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Y.CO Clearwater: Stewardess takes stand against plastic waste harming marine life (VIDEO)

As more than eight million tonnes of plastic makes its way into the oceans every year, Y.CO’s Clearwater initiative is highlighting the importance of ocean conservation within the yachting industry and how crucial it is to protect the oceans for future generations.

In the latest in the Clearwater series showcasing the importance of plastic awareness, Boat International meets with Natalya Scudder at the Monaco Yacht Show 2017, who shares her experience of realising how single-use plastics can have a huge impact on the environment. Scudder is a stewardess on board 55 metre Step One, which is available for charter with Y.CO.

Natalya Scudder on her experience of saving a turtle off Costa Rica

“Last year when we were based in Costa Rica we had an incident where there was a turtle floating next to the yacht,” she explains. “It was just floating on the surface of the water so we decided to pull it out and we called the vet. It turns out that the turtle had swallowed a plastic bag,” she adds.

More than 300 tonnes of new plastics are used every year, half of which is single-use. Annually, approximately 500 billion plastic bags are used worldwide, each of which is said to have a ‘working life’ of just 15 minutes. Plastic has become seemingly intrinsic to our modern way of life and avoiding it is near impossible. Globally, more plastic has been produced in the last ten years than throughout the whole of the last century.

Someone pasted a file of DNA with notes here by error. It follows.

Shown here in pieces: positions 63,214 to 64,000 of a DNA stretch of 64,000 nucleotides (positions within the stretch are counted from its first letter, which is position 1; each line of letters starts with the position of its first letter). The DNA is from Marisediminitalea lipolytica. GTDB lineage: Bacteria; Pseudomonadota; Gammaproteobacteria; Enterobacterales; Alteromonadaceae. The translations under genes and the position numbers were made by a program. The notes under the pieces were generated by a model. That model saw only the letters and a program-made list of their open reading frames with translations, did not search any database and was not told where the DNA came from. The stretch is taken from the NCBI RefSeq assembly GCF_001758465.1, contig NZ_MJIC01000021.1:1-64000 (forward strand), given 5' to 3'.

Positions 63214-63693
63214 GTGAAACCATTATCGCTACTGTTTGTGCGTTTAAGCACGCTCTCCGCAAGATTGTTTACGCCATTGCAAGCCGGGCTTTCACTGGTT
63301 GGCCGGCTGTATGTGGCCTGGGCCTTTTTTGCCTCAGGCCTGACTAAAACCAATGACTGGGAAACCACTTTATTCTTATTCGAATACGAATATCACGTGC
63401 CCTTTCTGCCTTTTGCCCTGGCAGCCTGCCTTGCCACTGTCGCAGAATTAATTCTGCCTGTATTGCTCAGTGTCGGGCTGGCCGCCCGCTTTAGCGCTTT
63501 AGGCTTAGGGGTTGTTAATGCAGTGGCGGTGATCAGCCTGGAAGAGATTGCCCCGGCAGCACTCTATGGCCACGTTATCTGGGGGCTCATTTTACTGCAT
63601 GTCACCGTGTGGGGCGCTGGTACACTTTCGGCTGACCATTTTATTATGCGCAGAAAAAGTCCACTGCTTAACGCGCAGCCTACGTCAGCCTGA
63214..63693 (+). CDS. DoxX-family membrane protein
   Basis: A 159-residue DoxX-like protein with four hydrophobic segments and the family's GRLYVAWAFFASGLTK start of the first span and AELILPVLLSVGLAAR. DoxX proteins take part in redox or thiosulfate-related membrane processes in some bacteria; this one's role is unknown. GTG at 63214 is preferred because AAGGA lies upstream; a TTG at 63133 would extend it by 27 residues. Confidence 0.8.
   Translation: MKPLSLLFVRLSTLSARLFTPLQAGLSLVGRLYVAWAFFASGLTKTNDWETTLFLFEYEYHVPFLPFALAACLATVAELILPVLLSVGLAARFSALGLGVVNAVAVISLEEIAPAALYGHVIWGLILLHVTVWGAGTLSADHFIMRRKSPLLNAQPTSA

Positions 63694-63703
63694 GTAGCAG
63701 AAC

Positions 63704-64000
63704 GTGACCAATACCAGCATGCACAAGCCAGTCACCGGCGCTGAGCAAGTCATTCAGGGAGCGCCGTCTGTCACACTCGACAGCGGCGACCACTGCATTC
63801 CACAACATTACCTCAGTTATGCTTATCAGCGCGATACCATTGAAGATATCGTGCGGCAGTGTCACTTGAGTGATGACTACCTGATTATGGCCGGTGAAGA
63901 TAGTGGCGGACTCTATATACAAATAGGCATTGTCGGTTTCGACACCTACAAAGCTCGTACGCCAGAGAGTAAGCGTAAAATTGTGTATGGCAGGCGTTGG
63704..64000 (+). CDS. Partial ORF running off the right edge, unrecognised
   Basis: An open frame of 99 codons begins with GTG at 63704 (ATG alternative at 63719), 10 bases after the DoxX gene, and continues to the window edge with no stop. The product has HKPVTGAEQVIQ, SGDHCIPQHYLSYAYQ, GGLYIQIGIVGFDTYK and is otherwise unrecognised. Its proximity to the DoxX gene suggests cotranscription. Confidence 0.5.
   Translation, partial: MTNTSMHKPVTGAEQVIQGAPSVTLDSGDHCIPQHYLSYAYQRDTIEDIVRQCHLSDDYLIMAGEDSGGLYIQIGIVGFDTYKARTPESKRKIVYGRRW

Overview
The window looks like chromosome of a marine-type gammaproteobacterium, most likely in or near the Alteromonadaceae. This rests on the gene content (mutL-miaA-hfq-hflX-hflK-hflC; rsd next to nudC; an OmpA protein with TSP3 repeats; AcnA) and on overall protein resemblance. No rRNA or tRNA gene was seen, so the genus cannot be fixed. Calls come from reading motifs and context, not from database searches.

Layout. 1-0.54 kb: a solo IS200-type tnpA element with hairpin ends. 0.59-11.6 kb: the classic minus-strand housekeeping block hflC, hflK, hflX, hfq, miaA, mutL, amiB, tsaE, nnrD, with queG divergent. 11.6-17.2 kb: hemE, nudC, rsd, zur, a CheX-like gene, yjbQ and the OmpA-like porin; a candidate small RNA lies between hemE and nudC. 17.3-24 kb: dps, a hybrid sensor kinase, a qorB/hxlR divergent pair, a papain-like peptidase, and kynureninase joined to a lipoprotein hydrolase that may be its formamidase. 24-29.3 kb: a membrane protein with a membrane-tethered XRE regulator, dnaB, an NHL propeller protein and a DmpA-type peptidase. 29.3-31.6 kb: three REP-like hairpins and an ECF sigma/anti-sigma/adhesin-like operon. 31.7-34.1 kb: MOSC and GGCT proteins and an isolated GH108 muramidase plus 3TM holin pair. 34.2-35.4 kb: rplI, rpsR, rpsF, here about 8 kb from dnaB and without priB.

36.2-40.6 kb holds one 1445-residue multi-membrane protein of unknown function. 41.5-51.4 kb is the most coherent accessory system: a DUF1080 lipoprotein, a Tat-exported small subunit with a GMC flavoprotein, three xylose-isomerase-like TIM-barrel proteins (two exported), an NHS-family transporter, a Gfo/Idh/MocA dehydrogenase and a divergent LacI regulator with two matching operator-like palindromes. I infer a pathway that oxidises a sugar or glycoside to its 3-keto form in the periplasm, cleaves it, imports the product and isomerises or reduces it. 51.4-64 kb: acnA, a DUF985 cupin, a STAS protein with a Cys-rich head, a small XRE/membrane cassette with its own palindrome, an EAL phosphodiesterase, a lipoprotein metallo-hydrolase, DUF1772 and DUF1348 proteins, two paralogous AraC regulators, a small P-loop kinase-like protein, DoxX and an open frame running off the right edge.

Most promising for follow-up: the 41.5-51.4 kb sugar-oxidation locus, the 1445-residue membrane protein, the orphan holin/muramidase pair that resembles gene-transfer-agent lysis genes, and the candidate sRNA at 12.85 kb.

It took a whole year to treat the turtle and unfortunately, his story is not uncommon – many turtles not as lucky as the one saved by the Step One crew are found with their intestines full of plastic. Plastic bags floating in the water are easily mistaken for jellyfish, a popular meal among turtles. It is estimated that more than 100 million marine animals and birds are killed each year due to entanglement or consumption.

According to a report by Plastic Oceans, a charity working closely with Y.CO, there is more plastic in open oceans than plankton and it is getting eaten by a huge variety of marine life. The report, which was written by Dr Geoff Brighty, Jo Ruxton and David Jones, says: “Intake of plastics into loggerhead turtles in the Indian Ocean between Mauritius and Madagascar included rope, line, polystyrene, hard and soft plastic, and plastic caps – 51.4% of the turtles had ingested marine debris, the majority of which was plastic (96.2%). This was the highest number, weight and volume per turtle reported to date.”

“That’s when I realised the impact that we have on the ocean. It was horrible and it made us realise that we need to make a difference,” Scudder says.

This is a global issue and there are plenty of ways to help. In a speech to captains and crew at Monaco Yacht Show, Clearwater spokeswoman Emily Penn said: “It can be very slow and difficult to make changes to national legislation. But on board a yacht [captains] are the law. You make up the rules and you have the power to change things for the better.”

Y.CO has announced that yachts and crew who offer outstanding contributions to charity or ocean conservation will be recognised through official accreditation. Additionally, Y.CO captains can nominate crew-members as "plastic heroes" when contributing to ocean conservation and plastic awareness.

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